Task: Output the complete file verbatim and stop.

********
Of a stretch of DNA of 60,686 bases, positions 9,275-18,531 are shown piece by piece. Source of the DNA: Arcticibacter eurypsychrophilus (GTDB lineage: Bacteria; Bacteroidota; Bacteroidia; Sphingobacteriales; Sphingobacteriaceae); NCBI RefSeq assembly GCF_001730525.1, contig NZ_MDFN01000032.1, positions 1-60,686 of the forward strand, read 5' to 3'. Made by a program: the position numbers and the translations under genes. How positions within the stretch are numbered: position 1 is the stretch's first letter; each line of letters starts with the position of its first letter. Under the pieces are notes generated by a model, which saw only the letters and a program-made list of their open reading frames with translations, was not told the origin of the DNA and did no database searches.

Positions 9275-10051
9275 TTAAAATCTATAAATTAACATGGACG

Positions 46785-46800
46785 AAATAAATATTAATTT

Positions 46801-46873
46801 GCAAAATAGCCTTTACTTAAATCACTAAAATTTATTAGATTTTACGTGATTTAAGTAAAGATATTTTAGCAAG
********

Of a stretch of DNA of 60,686 bases, positions 9,275-18,531 are shown piece by piece. Source of the DNA: Arcticibacter eurypsychrophilus (GTDB lineage: Bacteria; Bacteroidota; Bacteroidia; Sphingobacteriales; Sphingobacteriaceae); NCBI RefSeq assembly GCF_001730525.1, contig NZ_MDFN01000032.1, positions 1-60,686 of the forward strand, read 5' to 3'. Made by a program: the position numbers and the translations under genes. How positions within the stretch are numbered: position 1 is the stretch's first letter; each line of letters starts with the position of its first letter. Under the pieces are notes generated by a model, which saw only the letters and a program-made list of their open reading frames with translations, was not told the origin of the DNA and did no database searches.

Positions 9275-10051
9275 TTAAAATCTATAAATTAACATGGACG

Positions 46785-46800
46785 AAATAAATATTAATTT

Positions 46801-46873
46801 GCAAAATAGCCTTTACTTAAATCACTAAAATTTATTAGATTTTACGTGATTTAAGTAAAGATATTTTAGCAAG